Professionally Foolish

Warning: Rose Tinted Spectacles Engaged

One of the things I did when ill back in the early 00s was become enamoured of social media and blogs. I set up online journals and didn’t care who knew about it. I wrote caustically about life, illness, and the people who upset me, often all at the same time and with no regard for who it might hurt. It never even occurred to me that it would come back to bite me. This was partly because it was a relatively new medium of expression and there were few codified workplace sets of guidance, and partly because I was very ill.

It certainly did bite me in the arse though, largely because one of the people following my blog was my manager, and they didn’t take my blowing off steam lightly. It was one of those horrible self-sabotaging things that depression made so easy to do, and I must have been horrifying to manage at the time. As it was, it led to mistrust, stress and nearly the ending of my contract as we all fumbled around and tried to work through it. Things said in jest were taken seriously, and pain best kept private was broadcast to the world, and those were the good days.

I did at least learn from the experience – eventually – and it is what led to my resolving to blog under my own name, and to talk openly but carefully about topics as they wandered into focus. I wrote a while back about how, for me, blogging under a pseudonym just wasn’t an option, largely because it risked being a shield for my delusions and encouraged an imprecision of expression.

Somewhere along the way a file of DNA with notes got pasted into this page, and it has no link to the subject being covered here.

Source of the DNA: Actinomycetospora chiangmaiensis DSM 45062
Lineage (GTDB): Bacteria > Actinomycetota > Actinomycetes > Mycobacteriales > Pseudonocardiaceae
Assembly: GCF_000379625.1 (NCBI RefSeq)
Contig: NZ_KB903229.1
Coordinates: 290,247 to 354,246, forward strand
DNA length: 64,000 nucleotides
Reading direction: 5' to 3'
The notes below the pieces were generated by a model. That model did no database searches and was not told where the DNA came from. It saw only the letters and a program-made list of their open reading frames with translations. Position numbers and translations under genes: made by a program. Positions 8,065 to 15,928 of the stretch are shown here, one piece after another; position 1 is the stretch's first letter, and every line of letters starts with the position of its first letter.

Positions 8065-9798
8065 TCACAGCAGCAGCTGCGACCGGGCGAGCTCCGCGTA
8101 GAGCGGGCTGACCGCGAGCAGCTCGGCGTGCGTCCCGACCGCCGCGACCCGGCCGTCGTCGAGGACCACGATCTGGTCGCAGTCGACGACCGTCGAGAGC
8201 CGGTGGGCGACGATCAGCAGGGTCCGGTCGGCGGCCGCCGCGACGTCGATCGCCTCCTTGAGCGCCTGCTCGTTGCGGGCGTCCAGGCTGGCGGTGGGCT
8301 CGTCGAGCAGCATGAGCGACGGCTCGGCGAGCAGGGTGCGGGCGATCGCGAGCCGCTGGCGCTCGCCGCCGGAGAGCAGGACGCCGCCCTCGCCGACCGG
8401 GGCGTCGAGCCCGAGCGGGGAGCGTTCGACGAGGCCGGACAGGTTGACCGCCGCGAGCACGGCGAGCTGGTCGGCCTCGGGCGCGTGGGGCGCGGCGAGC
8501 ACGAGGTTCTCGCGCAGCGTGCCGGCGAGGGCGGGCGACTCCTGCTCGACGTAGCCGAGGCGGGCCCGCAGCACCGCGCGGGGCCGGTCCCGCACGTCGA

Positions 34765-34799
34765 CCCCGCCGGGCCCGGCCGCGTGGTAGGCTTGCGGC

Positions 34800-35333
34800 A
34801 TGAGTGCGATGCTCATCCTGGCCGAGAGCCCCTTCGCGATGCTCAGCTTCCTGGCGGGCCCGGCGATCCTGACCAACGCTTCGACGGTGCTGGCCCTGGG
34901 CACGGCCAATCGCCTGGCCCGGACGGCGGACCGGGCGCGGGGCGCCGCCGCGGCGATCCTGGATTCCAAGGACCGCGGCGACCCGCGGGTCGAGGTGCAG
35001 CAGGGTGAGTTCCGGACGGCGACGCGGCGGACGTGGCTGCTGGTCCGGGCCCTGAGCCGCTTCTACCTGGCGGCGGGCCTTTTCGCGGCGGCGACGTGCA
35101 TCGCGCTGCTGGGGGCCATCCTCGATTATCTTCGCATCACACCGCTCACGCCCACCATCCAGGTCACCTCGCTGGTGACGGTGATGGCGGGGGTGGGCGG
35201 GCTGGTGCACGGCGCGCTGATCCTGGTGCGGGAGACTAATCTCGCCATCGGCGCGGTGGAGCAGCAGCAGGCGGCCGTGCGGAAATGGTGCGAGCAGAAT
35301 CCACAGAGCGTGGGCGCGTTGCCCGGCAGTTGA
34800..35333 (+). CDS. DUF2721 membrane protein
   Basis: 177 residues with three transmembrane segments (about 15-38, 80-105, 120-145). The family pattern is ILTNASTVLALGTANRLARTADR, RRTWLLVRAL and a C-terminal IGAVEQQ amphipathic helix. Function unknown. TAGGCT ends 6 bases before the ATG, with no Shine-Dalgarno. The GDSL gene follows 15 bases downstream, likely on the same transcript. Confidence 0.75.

As long as I don’t mind writing as if anything I say could be splashed across the world’s news (technically a possibility, though I fear I’m not likely to have hordes of people interested in me), then this is where I can be Foolish in public while honing my professional skills.

These days there’s generally more awareness, or at least publicity, when things go wrong. I can see examples in news feeds every day of people falling foul of the interface between work life and social media, and sometimes encounter it in my day-to-day work. Fortunately these days it’s usually people coming to me for advice (which amuses me, given the history disclosed above), and if I can help people on either side of the ‘whoops’ moment then all my mistakes have some purpose and reward.

I may still call you a number of inventive names, but you’ll know it was coming from a place of bitter experience and my eagerness to spare your potential blushes.

This moment of whimsy brought to you by “she said what?”, ” he posted what now?” and “I thought they said they were sick?”